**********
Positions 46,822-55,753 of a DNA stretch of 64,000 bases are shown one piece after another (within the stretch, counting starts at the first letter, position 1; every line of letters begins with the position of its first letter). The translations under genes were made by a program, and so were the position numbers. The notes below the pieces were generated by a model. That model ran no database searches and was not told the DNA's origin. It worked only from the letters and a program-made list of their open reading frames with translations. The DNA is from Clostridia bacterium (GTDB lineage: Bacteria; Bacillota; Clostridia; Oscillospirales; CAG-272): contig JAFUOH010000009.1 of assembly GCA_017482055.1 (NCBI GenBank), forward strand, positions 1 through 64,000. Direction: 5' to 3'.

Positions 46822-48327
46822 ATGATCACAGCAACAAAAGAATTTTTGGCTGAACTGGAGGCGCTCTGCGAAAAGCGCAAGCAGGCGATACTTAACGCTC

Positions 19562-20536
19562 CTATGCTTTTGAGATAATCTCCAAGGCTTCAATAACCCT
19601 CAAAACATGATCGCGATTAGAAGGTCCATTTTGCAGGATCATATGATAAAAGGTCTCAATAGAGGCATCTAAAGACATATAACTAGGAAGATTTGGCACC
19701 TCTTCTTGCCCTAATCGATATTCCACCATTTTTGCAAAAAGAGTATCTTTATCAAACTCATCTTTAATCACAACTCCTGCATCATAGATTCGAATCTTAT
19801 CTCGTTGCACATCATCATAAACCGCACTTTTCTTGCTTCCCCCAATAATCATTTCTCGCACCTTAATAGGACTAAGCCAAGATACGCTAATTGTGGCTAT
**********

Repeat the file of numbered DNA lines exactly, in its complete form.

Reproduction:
Positions 46,822-55,753 of a DNA stretch of 64,000 bases are shown one piece after another (within the stretch, counting starts at the first letter, position 1; every line of letters begins with the position of its first letter). The translations under genes were made by a program, and so were the position numbers. The notes below the pieces were generated by a model. That model ran no database searches and was not told the DNA's origin. It worked only from the letters and a program-made list of their open reading frames with translations. The DNA is from Clostridia bacterium (GTDB lineage: Bacteria; Bacillota; Clostridia; Oscillospirales; CAG-272): contig JAFUOH010000009.1 of assembly GCA_017482055.1 (NCBI GenBank), forward strand, positions 1 through 64,000. Direction: 5' to 3'.

Positions 46822-48327
46822 ATGATCACAGCAACAAAAGAATTTTTGGCTGAACTGGAGGCGCTCTGCGAAAAGCGCAAGCAGGCGATACTTAACGCTC

Positions 19562-20536
19562 CTATGCTTTTGAGATAATCTCCAAGGCTTCAATAACCCT
19601 CAAAACATGATCGCGATTAGAAGGTCCATTTTGCAGGATCATATGATAAAAGGTCTCAATAGAGGCATCTAAAGACATATAACTAGGAAGATTTGGCACC
19701 TCTTCTTGCCCTAATCGATATTCCACCATTTTTGCAAAAAGAGTATCTTTATCAAACTCATCTTTAATCACAACTCCTGCATCATAGATTCGAATCTTAT
19801 CTCGTTGCACATCATCATAAACCGCACTTTTCTTGCTTCCCCCAATAATCATTTCTCGCACCTTAATAGGACTAAGCCAAGATACGCTAATTGTGGCTAT